Now, you can make your own whipped cream if you choose, but, I opted to buy frozen whipped topping, aka Cool Whip. I placed it in the refrigerator overnight so that it could defrost. Once defrosted, I emptied the contents of 2 8oz. tubs of whipped topping into a 9×9-inch baking dish. Next, I dotted the top with gel food coloring. I opted to use three colors, I wouldn’t suggest using more colors than three as the colors can get really muddled together then. I would also try avoid using colors that when blended together make a new color, i.e. red and yellow (orange), blue and yellow (green), red and blue (purple), and so forth.  Using a toothpick I swirled the colors into the topping, making sure to get the color into the bottom of the dish as well so that when I submerged the eggs they would be completely covered with the dyed whipped topping. I then placed the eggs in the whipped topping. I fit about 9 eggs in the 9×9-inch dish. I covered the top of the eggs with the whipped topping and I let the eggs sit there for about 15-20 minutes. The longer the eggs sit, the more vibrant the colors will be.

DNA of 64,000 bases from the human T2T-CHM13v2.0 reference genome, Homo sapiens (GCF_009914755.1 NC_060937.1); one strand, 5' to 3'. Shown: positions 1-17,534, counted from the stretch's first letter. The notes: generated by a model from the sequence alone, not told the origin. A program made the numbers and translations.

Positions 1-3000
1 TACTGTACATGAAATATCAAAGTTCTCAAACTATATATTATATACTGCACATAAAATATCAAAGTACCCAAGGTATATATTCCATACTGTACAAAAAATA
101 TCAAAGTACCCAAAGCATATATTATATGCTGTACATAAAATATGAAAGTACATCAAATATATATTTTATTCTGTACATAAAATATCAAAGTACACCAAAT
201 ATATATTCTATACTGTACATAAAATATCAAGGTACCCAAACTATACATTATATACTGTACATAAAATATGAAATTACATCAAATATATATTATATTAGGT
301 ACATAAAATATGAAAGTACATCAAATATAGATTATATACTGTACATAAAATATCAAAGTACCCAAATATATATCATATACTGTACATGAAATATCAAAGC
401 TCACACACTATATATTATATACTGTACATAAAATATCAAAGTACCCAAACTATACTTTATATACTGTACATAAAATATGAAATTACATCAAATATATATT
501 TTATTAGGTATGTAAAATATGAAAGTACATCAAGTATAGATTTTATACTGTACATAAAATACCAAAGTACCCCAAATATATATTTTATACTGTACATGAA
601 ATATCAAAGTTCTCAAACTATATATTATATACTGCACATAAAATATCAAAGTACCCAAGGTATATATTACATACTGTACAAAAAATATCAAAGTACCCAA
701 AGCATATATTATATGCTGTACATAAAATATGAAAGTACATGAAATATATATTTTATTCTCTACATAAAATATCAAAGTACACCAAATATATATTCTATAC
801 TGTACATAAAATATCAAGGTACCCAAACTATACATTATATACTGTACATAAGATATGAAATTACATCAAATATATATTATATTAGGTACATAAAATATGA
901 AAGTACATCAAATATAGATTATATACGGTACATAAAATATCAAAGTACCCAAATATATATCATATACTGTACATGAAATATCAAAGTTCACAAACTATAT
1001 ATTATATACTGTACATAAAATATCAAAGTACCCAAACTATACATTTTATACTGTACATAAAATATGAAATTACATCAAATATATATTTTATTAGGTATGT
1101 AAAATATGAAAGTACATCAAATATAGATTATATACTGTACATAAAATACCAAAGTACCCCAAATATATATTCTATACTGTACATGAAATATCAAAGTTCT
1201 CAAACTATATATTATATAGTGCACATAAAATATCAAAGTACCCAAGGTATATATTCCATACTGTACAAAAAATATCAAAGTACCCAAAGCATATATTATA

Next, I removed the eggs from the whipped topping and placed them in a bowl of water to clean them off. You don’t want to wipe the whipped topping off with a napkin as this could rub the colors off as well. After rinsing the eggs off I placed them on paper towels so they could dry off and then placed them back in the egg carton.

Overall I was happy with how these eggs came out. My nieces were especially happy. I think it was the first time that we dyed eggs and the eggs actually had a nice color to them.